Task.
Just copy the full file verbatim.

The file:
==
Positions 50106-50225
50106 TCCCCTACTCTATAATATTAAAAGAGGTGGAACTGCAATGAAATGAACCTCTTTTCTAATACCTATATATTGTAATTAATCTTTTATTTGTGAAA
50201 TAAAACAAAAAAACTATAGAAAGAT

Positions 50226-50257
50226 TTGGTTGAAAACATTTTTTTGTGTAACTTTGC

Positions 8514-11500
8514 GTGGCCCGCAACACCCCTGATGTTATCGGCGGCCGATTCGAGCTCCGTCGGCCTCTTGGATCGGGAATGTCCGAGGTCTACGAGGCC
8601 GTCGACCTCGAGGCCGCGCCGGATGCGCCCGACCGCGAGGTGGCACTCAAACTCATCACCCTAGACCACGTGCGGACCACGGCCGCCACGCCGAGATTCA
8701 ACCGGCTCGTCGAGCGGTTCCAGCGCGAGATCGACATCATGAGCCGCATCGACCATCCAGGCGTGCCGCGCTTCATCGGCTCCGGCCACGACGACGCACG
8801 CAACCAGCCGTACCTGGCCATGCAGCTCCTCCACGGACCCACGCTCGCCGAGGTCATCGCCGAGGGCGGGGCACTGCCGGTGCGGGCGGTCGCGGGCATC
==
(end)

Positions 50106-50225
50106 TCCCCTACTCTATAATATTAAAAGAGGTGGAACTGCAATGAAATGAACCTCTTTTCTAATACCTATATATTGTAATTAATCTTTTATTTGTGAAA
50201 TAAAACAAAAAAACTATAGAAAGAT

Positions 50226-50257
50226 TTGGTTGAAAACATTTTTTTGTGTAACTTTGC

Positions 8514-11500
8514 GTGGCCCGCAACACCCCTGATGTTATCGGCGGCCGATTCGAGCTCCGTCGGCCTCTTGGATCGGGAATGTCCGAGGTCTACGAGGCC
8601 GTCGACCTCGAGGCCGCGCCGGATGCGCCCGACCGCGAGGTGGCACTCAAACTCATCACCCTAGACCACGTGCGGACCACGGCCGCCACGCCGAGATTCA
8701 ACCGGCTCGTCGAGCGGTTCCAGCGCGAGATCGACATCATGAGCCGCATCGACCATCCAGGCGTGCCGCGCTTCATCGGCTCCGGCCACGACGACGCACG
8801 CAACCAGCCGTACCTGGCCATGCAGCTCCTCCACGGACCCACGCTCGCCGAGGTCATCGCCGAGGGCGGGGCACTGCCGGTGCGGGCGGTCGCGGGCATC